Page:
TODs seek to maximize the business, residential and leisure space within close proximity to one or many modes of public transportation. The access to new or improved transportation provides the convenient connectivity to the rest of the city that can regenerate neighborhoods and increases property values—but are the transportation systems seeing their fair share of the income in comparison to what they invest? In New York City at least, it would seem not.
Waiting for future property taxes to generate revenue and make its way back to the transit system has proven to be an insufficient system. This city requires a state-of-the art transit system that covers the entire city and maintains a low fare for everyone to afford.
When the transit system goes through an expansion, or existing infrastructure is improved, it causes the property values to immediately rise. Conversely, the additional operation and maintenance costs associated with the project, as well as the debt for the capital improvements, create more of a financial burden on a system that already loses money.
The solution is to create a direct and immediate correlation between the catalyst of the increased property values and the actual value there is to capture. Here is how that can be achieved:
• Up-zone land occupied by transit systems, stations, yards, rights of way and other facilities. Then amend zoning regulations to permit and promote development above appropriate infrastructure and transfer development rights to surrounding lots where building directly above is not appropriate.
• Allow the transit operator to finance the proposed expansion or improvement by pre-selling development rights to surrounding properties at future (post-improvement) market values. This will also ensure that new private developments are constructed simultaneously with the infrastructure, so the urban fabric develops cohesively.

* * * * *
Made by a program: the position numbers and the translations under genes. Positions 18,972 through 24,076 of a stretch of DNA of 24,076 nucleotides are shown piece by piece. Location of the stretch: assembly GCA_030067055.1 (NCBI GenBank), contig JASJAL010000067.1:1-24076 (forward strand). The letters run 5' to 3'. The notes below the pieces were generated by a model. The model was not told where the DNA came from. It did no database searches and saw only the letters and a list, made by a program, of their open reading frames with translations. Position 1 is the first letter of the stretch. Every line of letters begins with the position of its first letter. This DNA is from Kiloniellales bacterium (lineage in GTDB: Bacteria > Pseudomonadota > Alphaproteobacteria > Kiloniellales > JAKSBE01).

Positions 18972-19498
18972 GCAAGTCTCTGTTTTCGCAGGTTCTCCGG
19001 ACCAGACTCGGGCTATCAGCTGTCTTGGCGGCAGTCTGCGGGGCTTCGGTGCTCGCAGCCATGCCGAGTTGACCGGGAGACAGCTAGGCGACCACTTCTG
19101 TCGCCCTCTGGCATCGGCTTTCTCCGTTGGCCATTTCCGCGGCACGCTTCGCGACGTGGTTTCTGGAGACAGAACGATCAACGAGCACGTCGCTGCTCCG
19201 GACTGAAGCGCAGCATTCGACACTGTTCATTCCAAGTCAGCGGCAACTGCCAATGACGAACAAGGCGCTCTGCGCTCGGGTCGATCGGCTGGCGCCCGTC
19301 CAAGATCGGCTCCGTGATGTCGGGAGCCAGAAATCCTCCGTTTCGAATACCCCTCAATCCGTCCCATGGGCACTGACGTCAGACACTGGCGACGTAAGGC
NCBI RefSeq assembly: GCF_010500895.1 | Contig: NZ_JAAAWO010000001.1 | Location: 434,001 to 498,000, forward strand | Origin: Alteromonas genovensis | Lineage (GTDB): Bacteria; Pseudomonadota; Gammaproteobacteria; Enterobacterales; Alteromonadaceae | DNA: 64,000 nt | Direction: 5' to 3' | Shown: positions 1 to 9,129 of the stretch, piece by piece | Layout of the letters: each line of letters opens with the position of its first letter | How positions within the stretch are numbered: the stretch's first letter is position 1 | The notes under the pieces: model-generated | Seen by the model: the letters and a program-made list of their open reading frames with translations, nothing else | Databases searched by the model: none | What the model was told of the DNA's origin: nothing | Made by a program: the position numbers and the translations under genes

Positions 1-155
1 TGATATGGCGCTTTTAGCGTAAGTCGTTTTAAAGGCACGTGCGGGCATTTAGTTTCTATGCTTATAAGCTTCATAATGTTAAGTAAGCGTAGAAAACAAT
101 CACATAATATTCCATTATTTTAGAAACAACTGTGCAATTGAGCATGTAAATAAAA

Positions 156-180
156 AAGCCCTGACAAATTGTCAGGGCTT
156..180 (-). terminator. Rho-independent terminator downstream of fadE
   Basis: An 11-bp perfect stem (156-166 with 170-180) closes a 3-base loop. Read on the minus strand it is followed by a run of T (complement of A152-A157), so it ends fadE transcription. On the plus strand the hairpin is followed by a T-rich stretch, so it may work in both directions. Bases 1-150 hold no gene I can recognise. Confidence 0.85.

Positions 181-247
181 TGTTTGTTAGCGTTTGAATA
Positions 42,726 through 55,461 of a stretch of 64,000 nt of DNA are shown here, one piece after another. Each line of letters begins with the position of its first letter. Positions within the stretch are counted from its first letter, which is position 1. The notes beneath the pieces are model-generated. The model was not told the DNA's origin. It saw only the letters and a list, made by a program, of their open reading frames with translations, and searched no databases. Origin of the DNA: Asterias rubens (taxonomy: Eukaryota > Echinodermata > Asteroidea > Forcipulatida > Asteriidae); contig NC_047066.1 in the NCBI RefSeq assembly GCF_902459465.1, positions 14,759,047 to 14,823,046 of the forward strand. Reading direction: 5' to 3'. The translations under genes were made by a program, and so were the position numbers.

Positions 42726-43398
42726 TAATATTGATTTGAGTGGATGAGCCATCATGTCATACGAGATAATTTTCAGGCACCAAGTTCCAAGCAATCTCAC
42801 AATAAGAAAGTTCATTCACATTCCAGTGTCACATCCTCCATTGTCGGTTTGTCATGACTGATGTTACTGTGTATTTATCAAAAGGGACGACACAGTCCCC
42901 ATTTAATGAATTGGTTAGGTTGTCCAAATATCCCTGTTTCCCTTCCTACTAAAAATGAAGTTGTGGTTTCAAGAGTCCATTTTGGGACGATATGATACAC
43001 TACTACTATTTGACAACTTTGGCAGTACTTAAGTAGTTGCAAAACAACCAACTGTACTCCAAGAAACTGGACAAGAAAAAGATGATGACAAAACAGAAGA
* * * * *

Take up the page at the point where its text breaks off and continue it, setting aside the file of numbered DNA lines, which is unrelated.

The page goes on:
• Allow the transit operator to share in profits of developments constructed over the property in perpetuity by partnering with private developers through ground lease structures. This will ensure funds for the ongoing operation and maintenance of the project.
The value of connecting transit infrastructure improvements to private land development is two-fold; the public captures the monetary value of private development without having to pay construction costs or take on the building risks, and infrastructure projects will be implemented faster because they will not have to compete in a political form for public funds.
A program like this will contour New York City’s urban-development approach by creating new residential neighborhoods that are fully integrated within the transit infrastructure. The stations will be connected by a network of interior passageways lined with amenities, as well as with outdoor parks and plazas. In addition to these commuter communities now being efficiently linked to the central business districts through mass transit, some of the development land, such as train yards and bus depots, can be expanded under the same model to create industrial and manufacturing spaces that generate local working class jobs and facilitate last mile distribution centers that, in the future, may also permit public transit infrastructure to dually act as a freight network during off-peak times. Additionally, these developments can incorporate affordable housing and the city can tie additional zoning bonus tiers to achieving difference thresholds of affordable housing and community facilities.
In conclusion, our current public transportation model is unsustainable and programs such as the one outlined here should be implemented to ensure these systems are financially independent and self-reliant. The dense populations and high property values of New York City will allow this program to produce substantial funding while promoting sustainable urban expansion.
Michael Santora is Founder & Principal of Crown Architecture and Consulting, D.P.C, which has recently partnered with Top 100 Global Architecture firm Scott Brownrigg to form Scott Brownrigg + Crown.